Therefore this mature woman doesnot highlight the hair anymore. If truth be told, the hair was getting quite shrilly insistent about highlighting itself. Only, one wasnt quite in agreement about the choice of colour. One does not quite fancy oneself an Anna Wintour quite yet. And I have a preschooler. Horrors. Imagine the poor child being asked if the fat woman accompanying him was his grandmother. Hopefully, the enquirer would ease the pain by stating that the grandmother looked too young to be a grandmother, but I digress. Therefore, when one woke up one unclear and foggy winter morning and stumbled into the bathroom, with spectacles and not them contact lenses, which strangely do bad things for detailed vision, one saw in great excruitiating detail the outcrop of grey along the hairline. “Ha,” laughed the mother mirthlessly, like she often does when she begins pointing out the flaws in my perfection. Like the paunch. And the tyres hanging over the waistline. She is ruthless. I guess she freelances for a beauty pageant judging competition on her off days as retired housewife to expect perfection from her nearing forty year old daughter. “I told you not to highlight and colour your hair so much. This is what happens when you dont listen to your mother.” Having succeeding completely in reducing me to age six, cowering in a corner, moping miserably, she then dispensed sage advice. “Go natural. Its okay to be grey. Even college kids are greying up these days.” I looked at her rather the telephone receiver aghast.  “Mamma, I really dont care who is going grey. I refuse to grey before I hit forty.” But obviously, my hair has a mind of its own. I had to concede though that she had a valid point. Prior to my fiddling around with peroxide and colours, one and a half years ago to be precise was when the urge to highlight hit me, inspired by the fake blonde perfection embodied by Avanti Birla and Roohi Jaikishan, one had no grey hair. Not a single one. And one was bored to tears of being a good black haired girl. Black hair equalled boring. Equalled behenji. Or so one thought mistakenly. One did not then see Catherine Zeta Jones as an admirable role model. Therefore, one spent good hardearned money on making one’s hair, as the good and kind mother in law put it, “Look like the village kids in her native pahadi land, who dont have enough money to put oil in the hair.”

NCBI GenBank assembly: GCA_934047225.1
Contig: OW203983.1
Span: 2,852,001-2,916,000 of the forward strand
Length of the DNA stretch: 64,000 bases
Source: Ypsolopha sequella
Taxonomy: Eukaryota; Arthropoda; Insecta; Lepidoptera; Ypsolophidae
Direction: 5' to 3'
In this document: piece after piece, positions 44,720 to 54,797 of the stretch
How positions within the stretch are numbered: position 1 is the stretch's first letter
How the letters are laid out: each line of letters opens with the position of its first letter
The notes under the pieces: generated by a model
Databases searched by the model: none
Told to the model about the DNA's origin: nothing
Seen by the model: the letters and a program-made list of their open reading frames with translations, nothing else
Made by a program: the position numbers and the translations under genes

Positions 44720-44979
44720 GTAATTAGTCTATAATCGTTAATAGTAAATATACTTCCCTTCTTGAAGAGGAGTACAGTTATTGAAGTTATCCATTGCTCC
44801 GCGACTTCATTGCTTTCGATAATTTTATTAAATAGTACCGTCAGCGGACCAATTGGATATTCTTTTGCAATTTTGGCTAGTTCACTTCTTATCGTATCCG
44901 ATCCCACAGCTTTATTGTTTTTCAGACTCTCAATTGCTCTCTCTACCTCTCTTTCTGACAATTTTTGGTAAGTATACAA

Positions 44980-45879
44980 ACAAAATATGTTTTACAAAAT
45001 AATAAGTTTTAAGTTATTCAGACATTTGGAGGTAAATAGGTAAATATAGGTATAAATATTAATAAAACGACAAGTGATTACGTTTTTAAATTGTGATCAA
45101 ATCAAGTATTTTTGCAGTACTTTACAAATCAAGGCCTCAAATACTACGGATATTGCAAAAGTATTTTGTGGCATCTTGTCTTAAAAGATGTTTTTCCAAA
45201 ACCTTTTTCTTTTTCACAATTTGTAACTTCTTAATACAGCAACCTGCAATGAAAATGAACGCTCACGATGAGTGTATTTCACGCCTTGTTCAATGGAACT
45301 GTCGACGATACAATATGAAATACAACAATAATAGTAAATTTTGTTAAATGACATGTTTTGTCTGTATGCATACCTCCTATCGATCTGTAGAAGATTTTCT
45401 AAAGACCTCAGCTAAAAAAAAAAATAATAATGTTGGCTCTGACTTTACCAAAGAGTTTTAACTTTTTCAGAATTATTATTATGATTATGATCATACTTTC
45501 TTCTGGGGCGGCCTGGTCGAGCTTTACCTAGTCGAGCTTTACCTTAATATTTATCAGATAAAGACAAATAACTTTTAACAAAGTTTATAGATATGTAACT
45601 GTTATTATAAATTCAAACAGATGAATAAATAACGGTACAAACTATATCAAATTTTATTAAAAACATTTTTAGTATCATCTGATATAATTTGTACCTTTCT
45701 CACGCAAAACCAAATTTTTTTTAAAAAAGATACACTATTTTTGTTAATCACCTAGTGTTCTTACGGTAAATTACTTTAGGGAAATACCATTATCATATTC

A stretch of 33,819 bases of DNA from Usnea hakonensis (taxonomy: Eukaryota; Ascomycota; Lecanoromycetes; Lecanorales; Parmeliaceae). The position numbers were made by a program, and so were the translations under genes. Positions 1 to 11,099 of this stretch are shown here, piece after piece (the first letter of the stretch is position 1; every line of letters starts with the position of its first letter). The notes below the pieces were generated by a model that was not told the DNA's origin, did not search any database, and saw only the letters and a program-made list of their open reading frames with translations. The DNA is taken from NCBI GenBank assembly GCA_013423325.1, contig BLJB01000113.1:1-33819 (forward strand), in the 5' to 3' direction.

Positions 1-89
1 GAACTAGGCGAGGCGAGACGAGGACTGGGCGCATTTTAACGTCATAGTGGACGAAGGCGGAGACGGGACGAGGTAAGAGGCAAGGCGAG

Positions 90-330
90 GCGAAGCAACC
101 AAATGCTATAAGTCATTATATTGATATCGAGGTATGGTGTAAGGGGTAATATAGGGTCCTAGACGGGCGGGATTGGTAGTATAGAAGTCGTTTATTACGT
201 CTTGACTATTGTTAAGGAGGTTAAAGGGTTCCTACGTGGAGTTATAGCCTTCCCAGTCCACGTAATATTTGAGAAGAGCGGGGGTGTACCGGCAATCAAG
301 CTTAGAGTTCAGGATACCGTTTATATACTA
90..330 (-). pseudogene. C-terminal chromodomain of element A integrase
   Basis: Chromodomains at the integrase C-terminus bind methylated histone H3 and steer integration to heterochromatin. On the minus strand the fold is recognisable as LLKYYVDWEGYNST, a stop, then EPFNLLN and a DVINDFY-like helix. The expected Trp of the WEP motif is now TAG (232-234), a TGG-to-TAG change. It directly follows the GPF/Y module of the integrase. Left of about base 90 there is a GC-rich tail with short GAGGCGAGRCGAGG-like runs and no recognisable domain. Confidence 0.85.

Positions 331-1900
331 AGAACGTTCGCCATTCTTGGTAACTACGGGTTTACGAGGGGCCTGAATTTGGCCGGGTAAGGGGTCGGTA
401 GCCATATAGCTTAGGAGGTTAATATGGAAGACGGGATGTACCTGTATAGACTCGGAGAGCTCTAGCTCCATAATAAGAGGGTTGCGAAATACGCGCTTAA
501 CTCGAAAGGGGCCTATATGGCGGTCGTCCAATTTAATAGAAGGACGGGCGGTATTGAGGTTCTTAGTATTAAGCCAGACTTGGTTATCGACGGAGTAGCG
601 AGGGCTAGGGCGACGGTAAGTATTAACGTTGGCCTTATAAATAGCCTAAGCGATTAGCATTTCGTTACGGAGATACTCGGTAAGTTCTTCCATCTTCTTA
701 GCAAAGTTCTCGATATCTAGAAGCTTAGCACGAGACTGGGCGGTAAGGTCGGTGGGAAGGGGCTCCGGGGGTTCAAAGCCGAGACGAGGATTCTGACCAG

Therefore started the vicious cycle of highlighting, and greying a bit, highlighting again to make the greys blend in, and then greying some more. Finally, me emerging more grizzled tabby cat than sleekly feline with the abuse I have subjected my hair to, the little that is left of it, I have decided to stop. And go natural. Therefore yesterday at the supermarket, I picked up one packet of original Rajasthani mehndi, broke in a couple of eggs, squeezed in some lime juice and poured in some black tea and gooped the mixture onto my head. And sat and waited patiently, for the greys to be coloured naturally. Without chemicals and other such stuff that had brought my crowning glory to this sad state of affairs. I sat and waited. Noticing with the air of a long suffering martyr the incredible lengths the family was going to to give me my space, and put some distance between me and my henna headed stink. And then after I had perfumed the surroundings for an hour I dipped my head in the basin to emerge, a red streaked tabby cat.